The Slavery of Our Times

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Dodd, Mead, 1900 - 186 pages

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Page xix - I do not hesitate to say, that those who call themselves Abolitionists should at once effectually withdraw their support, both in person and property, from the government of Massachusetts and not wait till they constitute a majority of one, before they suffer the right to prevail through them. I think that it is enough if they have God on their side, without waiting for that other one. Moreover, any man more right than his neighbors constitutes a majority of one already.
Page xx - If the tax-gatherer, or any other public officer, asks me, as one has done, " But what shall I do ? " my answer is, " If you really wish to do anything, resign your office.
Page xxiii - And he said unto them, The kings of the Gentiles exercise lordship over them; and they that exercise authority upon them are called benefactors. But ye shall not be so: but he that is greatest among you, let him be as the younger; and he that is chief, as he that doth serve.
Page xxx - Men may be beaten, chained, tormented, yoked like cattle, slaughtered like summer flies, and yet remain in one sense, and the best sense, free. But to smother their souls within them, to blight and hew into rotting pollards the suckling branches of their human intelligence, to make the flesh and skin, which, after the worm's work on it, is to see God, into leathern thongs to yoke machinery with— this it is to be slave-masters indeed; and there might be more freedom in England, though her feudal...
Page xxx - It is verily this degradation of the operative into a machine, which, more than any other evil of the times, is leading the mass of the nations everywhere into vain, incoherent, destructive struggling for a freedom of which they cannot explain the nature to themselves.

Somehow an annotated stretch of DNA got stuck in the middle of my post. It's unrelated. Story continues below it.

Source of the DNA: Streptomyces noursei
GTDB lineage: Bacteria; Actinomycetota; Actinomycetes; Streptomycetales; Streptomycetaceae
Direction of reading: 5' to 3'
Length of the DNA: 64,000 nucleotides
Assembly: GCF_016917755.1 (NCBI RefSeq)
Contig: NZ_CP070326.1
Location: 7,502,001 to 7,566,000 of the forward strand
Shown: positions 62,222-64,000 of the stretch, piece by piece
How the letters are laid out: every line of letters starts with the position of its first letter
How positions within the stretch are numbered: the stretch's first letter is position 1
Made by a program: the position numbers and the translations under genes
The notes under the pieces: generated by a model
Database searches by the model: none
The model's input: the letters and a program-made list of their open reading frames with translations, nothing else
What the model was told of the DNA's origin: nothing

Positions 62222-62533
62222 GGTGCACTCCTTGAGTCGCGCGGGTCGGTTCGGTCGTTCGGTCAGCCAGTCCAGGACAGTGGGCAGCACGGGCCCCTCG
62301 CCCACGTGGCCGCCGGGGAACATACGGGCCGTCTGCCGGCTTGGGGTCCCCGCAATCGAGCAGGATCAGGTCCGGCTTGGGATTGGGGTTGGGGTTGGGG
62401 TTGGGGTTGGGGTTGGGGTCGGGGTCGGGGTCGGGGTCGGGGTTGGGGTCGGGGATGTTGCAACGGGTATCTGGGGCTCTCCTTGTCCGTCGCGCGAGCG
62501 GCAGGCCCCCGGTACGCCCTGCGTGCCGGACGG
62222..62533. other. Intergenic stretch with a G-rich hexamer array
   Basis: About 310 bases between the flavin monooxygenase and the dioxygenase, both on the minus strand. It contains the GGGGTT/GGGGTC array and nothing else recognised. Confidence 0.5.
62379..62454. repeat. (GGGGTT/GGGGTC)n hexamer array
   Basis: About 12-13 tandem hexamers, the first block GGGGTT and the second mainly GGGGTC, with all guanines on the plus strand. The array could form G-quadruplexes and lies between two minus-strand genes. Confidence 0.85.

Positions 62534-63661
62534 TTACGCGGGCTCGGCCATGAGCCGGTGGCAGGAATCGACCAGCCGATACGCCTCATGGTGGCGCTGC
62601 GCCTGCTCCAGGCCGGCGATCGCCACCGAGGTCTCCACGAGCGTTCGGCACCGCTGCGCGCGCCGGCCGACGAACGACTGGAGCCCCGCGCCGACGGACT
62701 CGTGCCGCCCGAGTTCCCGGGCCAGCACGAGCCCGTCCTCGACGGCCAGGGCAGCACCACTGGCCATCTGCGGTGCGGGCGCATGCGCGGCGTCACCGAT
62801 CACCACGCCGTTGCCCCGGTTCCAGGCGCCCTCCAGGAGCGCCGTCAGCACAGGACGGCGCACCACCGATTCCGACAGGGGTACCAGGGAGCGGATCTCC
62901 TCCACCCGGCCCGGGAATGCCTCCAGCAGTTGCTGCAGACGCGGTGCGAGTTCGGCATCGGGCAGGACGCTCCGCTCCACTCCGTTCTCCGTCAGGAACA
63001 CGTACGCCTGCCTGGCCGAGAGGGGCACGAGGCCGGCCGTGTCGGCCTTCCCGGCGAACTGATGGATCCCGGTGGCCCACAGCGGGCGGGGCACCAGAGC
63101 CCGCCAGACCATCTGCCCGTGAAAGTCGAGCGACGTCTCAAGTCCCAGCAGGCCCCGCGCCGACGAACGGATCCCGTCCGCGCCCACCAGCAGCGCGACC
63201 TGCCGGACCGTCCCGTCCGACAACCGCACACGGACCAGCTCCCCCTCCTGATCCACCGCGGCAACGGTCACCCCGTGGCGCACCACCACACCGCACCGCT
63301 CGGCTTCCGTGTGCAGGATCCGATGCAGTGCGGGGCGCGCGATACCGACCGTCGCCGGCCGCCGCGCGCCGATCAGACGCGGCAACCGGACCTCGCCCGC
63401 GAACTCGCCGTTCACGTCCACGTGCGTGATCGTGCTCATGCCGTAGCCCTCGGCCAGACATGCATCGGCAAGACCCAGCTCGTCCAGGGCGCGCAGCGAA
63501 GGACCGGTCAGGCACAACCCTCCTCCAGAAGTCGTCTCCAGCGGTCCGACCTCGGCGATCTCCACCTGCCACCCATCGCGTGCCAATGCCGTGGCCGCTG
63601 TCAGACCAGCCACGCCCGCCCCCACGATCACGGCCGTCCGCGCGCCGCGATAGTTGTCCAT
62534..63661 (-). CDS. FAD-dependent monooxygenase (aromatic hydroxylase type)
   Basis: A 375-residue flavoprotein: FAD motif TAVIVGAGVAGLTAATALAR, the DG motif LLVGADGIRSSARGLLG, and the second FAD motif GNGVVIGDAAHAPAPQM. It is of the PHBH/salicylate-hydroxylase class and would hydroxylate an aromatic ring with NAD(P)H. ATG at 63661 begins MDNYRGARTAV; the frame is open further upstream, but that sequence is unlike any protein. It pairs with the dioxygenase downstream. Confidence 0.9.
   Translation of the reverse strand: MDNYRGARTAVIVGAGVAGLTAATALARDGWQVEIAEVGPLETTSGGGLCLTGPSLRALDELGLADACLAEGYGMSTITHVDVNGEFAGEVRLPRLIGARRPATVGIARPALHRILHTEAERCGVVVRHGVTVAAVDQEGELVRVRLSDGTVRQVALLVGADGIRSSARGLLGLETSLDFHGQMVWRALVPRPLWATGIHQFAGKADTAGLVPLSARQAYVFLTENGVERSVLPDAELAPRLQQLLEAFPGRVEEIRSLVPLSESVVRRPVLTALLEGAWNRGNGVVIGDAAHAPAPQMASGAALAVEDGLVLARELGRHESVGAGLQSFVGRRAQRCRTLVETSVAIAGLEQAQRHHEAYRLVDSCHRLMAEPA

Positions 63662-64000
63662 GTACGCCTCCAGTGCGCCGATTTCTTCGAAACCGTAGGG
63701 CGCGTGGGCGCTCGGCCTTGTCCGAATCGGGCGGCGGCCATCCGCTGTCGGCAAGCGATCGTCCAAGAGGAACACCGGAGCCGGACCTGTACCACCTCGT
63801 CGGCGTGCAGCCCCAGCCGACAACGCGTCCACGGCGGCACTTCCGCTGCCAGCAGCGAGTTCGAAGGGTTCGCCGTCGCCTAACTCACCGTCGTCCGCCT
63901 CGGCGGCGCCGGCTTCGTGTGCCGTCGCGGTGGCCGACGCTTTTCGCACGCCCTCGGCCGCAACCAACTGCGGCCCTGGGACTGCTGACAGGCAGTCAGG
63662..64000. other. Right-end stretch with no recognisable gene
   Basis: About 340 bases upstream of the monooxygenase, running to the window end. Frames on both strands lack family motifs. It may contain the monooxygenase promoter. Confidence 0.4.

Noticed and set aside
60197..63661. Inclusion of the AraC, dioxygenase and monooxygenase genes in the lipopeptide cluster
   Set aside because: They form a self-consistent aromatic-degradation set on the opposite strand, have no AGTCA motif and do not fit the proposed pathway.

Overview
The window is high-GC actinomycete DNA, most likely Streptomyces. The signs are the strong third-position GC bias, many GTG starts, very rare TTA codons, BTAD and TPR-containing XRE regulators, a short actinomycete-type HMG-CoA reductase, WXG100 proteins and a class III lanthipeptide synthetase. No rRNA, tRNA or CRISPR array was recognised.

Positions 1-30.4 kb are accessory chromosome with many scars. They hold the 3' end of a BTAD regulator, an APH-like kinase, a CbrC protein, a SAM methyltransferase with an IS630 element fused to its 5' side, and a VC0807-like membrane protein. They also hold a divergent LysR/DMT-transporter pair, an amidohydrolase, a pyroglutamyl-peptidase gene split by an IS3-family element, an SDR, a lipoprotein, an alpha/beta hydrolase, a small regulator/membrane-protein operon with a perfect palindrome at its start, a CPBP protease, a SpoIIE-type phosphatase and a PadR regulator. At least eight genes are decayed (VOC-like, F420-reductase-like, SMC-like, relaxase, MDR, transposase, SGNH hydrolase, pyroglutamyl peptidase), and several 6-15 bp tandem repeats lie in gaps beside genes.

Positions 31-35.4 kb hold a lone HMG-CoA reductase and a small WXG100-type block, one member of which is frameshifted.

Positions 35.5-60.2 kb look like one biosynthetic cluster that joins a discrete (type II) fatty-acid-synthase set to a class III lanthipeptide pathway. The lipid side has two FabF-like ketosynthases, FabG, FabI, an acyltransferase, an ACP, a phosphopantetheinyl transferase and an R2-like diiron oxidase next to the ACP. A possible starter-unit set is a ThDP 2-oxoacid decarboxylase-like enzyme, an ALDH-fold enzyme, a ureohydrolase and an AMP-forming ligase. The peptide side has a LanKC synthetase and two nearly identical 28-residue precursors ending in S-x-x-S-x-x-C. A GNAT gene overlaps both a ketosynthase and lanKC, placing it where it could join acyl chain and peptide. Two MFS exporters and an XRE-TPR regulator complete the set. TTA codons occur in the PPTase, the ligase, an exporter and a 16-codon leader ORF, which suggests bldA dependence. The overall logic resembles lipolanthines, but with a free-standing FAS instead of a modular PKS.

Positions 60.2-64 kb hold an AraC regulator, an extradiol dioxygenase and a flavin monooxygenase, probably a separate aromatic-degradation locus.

Page xxix - Give to every man that asketh of' thee; and of him that taketh away thy goods ask them not again.
Page xxix - He answered and said unto them, "When it is evening ye say, 'It will be fair weather; for the sky is red.' And in the morning, 'It will be foul weather today; for the sky is red and lowering.' O ye hypocrites, ye can discern the face of the sky; but can ye not discern the signs of the times?
Page xxxi - These do much, and have done much in all ages; but the foundations of society were never yet shaken as they are at this day. It is not that men are ill-fed, but that they have no pleasure in the work by which they make their bread, and therefore look to wealth as the only means of pleasure.
Page xix - It is not a man's duty, as a matter of course, to devote himself to the eradication of any, even the most enormous wrong; he may still properly have other concerns to engage him; but it is his duty, at least, to wash his hands of it, and, if he gives it no thought longer, not to give it practically his support.
Page xx - If a thousand men were not to pay their tax-bills this year, that would not be a violent and bloody measure, as it would be to pay them, and enable the State to commit violence and shed innocent blood. This is, in fact, the definition of a peaceable revolution, if any such is possible. If the taxgatherer, or any other public officer, asks me, as one has done, "But what shall I do?

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